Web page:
The Austin Chronicle

Phases and Stages

Reviewed by Margaret Moser, May 3, 2002, Music

Sheryl Crow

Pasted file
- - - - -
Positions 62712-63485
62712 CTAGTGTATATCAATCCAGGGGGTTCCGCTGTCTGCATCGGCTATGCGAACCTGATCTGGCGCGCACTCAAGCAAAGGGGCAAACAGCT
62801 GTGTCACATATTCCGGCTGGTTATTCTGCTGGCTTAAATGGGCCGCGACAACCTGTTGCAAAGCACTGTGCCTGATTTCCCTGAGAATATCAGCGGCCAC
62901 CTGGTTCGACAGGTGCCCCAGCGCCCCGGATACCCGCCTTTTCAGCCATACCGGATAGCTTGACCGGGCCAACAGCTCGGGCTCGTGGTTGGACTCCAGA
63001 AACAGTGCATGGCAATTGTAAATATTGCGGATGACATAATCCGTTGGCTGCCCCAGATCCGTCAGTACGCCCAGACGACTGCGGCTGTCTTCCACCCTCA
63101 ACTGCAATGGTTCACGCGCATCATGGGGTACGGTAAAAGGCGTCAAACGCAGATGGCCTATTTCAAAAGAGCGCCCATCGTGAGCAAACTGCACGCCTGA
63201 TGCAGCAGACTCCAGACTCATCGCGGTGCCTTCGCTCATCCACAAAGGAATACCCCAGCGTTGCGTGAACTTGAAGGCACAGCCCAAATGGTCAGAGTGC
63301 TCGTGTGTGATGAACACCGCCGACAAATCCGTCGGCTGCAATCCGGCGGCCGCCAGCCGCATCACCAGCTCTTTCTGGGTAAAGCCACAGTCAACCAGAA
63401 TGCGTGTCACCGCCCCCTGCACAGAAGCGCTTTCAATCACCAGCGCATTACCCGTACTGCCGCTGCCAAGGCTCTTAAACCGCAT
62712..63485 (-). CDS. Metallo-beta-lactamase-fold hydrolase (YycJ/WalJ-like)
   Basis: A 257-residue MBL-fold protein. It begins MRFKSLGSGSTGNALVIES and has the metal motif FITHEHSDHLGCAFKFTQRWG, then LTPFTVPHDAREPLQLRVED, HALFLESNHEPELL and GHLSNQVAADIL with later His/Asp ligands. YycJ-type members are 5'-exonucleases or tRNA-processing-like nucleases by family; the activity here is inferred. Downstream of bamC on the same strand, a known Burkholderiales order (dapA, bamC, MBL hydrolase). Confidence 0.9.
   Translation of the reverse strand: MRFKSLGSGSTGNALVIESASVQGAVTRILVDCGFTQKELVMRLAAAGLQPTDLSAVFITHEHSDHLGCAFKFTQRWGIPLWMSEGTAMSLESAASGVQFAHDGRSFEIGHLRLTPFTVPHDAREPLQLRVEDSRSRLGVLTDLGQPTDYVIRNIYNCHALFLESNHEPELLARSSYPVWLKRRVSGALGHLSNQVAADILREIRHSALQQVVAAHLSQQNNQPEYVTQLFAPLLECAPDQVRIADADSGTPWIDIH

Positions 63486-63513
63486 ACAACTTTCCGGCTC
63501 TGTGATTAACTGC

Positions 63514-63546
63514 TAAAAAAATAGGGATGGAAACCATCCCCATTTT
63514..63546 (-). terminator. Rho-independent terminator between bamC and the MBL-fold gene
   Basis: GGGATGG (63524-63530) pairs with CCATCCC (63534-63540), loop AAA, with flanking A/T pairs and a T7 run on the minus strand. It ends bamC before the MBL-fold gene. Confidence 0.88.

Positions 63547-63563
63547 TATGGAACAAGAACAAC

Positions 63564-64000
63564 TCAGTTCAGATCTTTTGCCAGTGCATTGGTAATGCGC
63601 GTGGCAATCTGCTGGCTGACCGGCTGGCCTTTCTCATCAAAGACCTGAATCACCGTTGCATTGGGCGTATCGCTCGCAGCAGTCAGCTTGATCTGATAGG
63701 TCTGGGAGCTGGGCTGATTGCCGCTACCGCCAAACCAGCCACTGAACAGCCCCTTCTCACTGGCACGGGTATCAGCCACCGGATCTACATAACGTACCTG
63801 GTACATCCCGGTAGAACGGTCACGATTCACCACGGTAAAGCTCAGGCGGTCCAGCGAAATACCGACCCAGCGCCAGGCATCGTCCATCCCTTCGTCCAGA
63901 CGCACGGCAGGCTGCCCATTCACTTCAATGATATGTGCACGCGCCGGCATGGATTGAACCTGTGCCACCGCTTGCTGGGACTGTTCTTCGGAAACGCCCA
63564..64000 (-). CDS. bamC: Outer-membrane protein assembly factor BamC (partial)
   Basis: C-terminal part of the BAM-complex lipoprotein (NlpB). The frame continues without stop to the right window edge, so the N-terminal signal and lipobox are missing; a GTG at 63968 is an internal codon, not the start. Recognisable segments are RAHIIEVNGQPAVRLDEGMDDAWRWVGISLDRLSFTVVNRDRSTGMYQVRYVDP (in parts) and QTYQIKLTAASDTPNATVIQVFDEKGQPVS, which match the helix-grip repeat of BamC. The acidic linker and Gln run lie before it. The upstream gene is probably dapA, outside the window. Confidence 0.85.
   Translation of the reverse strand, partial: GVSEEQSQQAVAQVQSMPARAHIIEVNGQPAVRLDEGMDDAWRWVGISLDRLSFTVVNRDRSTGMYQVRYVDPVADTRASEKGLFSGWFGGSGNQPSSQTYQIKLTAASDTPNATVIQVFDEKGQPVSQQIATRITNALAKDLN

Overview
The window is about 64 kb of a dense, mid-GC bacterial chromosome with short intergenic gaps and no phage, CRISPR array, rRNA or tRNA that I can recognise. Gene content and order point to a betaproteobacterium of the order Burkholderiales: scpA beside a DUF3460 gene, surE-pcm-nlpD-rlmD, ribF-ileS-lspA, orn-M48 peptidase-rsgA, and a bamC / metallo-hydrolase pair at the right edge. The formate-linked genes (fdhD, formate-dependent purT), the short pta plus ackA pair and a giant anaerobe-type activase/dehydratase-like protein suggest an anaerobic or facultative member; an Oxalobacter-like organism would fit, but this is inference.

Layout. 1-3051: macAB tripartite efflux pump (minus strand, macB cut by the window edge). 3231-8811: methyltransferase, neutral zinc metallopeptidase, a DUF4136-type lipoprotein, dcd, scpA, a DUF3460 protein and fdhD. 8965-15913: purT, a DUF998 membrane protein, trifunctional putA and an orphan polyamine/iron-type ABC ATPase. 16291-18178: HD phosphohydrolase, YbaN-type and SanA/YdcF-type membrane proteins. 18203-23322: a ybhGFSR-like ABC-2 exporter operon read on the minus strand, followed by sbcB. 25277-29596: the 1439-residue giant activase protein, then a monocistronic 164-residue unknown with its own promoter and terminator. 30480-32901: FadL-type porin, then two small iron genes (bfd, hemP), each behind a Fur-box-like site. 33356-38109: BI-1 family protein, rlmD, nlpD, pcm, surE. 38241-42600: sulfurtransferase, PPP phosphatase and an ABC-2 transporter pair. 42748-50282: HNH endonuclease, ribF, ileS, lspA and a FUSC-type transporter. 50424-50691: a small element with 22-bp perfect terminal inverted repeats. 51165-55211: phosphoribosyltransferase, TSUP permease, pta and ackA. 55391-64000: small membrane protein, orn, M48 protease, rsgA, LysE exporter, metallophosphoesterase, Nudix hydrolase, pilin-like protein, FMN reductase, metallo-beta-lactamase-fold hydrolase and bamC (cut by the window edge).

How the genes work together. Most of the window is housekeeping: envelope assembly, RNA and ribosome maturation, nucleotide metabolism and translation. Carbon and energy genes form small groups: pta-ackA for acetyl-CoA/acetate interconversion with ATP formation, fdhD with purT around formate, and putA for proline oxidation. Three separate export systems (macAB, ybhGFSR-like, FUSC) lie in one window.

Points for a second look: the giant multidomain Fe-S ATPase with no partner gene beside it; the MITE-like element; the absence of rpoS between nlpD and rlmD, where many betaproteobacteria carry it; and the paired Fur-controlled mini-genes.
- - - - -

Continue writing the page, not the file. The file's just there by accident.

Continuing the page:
C'mon, C'mon (A&M) Remember the old joke about eating Chinese food? That when you're done, you're hungry an hour later? Sheryl Crow's fourth studio album, C'mon, C'mon, could fit easily into a Styrofoam container. Radio-friendly tracks ("Soak Up the Sun," "Hole in My Pocket") ensure Crow airplay by bringing in rock royalty like Stevie Nicks, Lenny Kravitz, Natalie Maines, Don Henley, and Emmylou Harris, a sure sign someone thought the album would suck otherwise. Crow's sun-bronzed vocals match her beach bunny good looks to create Americana-flavored pop for the Martha Stewart set and succeeds admirably on this account. Songs like "Weather Channel," a gorgeous duet with Harris, elevate the album out of sheer mediocrity, but the vacuous and predictable cheatin' number, "It's Not Easy," with Henley sounding disturbingly like Journey's Steve Perry, reeks of Nashville schmaltz. Crow's self-cast role as the worldly rebel is disingenuous, perhaps because it's hard to give the middle finger with one hand while blowing kisses to American Express with the other. Maybe this is what passes for rebellion now -- a major label, videogenic looks, and VH1's stamp of approval -- but it equals undistinguished California rock and will probably sell a couple million.


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